7. I notice in a lot of your songs, the concept of opposites is present.  What’s the deal with that?


It has always been interesting to me that the same entity can have two dichotomous aspects. Especially with entities that have free will. One aspect can’t exist without, and is actually defined by, its opposite. Weird. 


8. Why two parts to ‘Forget Yer Face’?


Three parts didn’t make as much sense. 


Forget Yer Face has been about 10 years in the making.  Forget Yer Face and Cosmic American Heritage (labeled Part A and Part B) can be thought of as companion albums, something like American Beauty and Workingman’s Dead by the Grateful Dead, and Shotgun Willie and Phases and Stages by Willie Nelson.  They are meant to compliment and contrast each other.


9. I heard the word “Jesus” several times on this album?  Is ‘Forget Yer Face’ Christian Rock?


If Christian Rock = D.C. Talk, Lifehouse

     Then: No

If Christian Rock = Johnny Cash, Ralph Stanley, Gram Parsons, The Grateful Dead

     Then: Yes


10. Sometimes it seems like there are deeper meanings to some of these songs. Tell me... is it the surface meaning that is closest to what you intended, or is the surface meaning just a symbol for another more fundamental concept?




11. Who describes the human condition more completely, the artist/philosopher or the mathmetician/scientist?




12. ‘Forget Yer Face’ has 20 songs. Don’t you think that’s a bit much?




13. This is getting stupid.






Clarification about "Nashville."  For the purposes of this paragraph, Nashville = large record companies that produce and promote popular country music.  Nashville (the City) remains a vibrant source of authentic country music, along with other music towns like Austin, TX and Asheville, NC.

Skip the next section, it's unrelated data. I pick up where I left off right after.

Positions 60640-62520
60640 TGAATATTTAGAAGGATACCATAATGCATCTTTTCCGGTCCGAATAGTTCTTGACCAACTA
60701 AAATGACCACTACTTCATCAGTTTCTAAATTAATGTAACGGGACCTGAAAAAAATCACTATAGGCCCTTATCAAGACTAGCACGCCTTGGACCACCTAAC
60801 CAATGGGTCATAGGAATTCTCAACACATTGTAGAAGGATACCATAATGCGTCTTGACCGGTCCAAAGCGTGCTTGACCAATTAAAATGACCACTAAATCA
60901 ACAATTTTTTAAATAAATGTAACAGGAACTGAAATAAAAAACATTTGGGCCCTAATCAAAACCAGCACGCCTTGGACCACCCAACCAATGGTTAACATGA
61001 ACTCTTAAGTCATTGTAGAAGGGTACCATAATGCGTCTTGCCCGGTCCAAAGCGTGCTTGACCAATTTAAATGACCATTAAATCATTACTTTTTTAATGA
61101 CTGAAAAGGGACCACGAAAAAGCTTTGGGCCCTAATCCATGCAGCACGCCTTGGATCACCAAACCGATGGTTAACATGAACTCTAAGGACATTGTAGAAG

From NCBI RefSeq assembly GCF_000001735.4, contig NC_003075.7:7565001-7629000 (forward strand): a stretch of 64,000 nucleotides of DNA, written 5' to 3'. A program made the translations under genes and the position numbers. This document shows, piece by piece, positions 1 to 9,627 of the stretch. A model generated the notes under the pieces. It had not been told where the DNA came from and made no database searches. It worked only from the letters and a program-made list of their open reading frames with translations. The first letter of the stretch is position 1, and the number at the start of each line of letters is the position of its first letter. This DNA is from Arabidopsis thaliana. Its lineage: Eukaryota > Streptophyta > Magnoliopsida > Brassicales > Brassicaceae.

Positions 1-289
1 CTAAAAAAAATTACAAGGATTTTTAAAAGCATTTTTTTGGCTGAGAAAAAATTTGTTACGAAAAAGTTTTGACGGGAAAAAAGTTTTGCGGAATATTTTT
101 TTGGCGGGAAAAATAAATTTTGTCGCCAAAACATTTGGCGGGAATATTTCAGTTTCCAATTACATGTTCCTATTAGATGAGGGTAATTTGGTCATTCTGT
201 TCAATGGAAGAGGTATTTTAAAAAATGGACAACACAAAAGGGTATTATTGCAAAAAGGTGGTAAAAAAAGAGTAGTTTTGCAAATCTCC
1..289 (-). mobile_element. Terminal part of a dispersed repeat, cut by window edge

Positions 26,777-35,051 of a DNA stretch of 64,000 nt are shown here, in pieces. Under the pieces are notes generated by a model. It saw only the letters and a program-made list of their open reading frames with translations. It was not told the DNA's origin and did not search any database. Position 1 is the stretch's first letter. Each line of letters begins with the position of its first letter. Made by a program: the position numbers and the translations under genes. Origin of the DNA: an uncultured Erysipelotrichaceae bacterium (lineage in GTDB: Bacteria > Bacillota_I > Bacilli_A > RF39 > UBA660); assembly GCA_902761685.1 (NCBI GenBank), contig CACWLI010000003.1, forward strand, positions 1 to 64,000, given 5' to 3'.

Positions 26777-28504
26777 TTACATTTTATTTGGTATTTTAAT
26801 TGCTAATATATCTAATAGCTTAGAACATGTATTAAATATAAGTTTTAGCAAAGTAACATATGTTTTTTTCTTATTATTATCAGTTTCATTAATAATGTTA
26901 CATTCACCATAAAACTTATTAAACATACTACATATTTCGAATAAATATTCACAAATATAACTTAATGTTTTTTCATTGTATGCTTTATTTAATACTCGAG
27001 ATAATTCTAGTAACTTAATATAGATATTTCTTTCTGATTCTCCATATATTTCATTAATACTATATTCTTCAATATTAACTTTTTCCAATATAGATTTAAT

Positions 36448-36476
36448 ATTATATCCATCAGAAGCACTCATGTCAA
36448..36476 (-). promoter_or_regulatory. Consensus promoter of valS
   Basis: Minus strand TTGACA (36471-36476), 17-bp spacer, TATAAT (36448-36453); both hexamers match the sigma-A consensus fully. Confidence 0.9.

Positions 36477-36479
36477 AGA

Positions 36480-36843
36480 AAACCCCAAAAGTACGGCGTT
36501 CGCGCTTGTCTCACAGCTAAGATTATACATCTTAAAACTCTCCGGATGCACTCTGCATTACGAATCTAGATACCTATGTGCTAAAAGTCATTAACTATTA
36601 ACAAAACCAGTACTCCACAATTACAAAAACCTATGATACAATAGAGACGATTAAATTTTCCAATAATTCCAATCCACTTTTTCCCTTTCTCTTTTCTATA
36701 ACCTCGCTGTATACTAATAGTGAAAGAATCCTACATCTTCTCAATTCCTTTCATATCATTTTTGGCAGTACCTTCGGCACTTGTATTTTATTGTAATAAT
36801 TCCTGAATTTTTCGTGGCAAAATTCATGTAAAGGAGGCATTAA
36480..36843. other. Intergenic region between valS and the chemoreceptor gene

“I should have known better, should have known that the two Godfathers of modern country music know a little bit better than I do what they are capable of, what they want to do, and what they think country music needs.  What country music needs right now, I decided the minute I heard this album, IS this album.  Some of the stuff that's passing for country music these days - no names needed, you and they know who they are - is nothing but a disgrace. I humbly submit that the world needs a lot more of Willie and Waylon right now and a whole lot less of the other crap.” 


--Chet Flippo, Associate Editor, Rolling Stone Magazine, regarding the "Waylon and Willie" album, released 1978


Nashville, you’re no different from any of your fellow music industry comrades (rock, metal, hip-hop, on and on)...but shame on you for bowing to show over substance.  Don’t you understand that if it’s good, people will listen to it?..and even buy it!  Even if it’s not being performed by a boy-band with frosted tips.




Thanks for wastin me yer time:

Rachel, my Mom, Dad, Brother and extended family.  SQ Pup (RIP).  All the musicians I’ve played with.  Anyone who has listened to my music, recorded or in person.  All the musicians who keep at it and give us something to listen to.  The Not-Quites and the Long-Gones.  




The red-winged blackbird has been a symbol for me of leaving the city and entering the country.

"Are you ready for the country, cause it’s time to go!" -Neil Young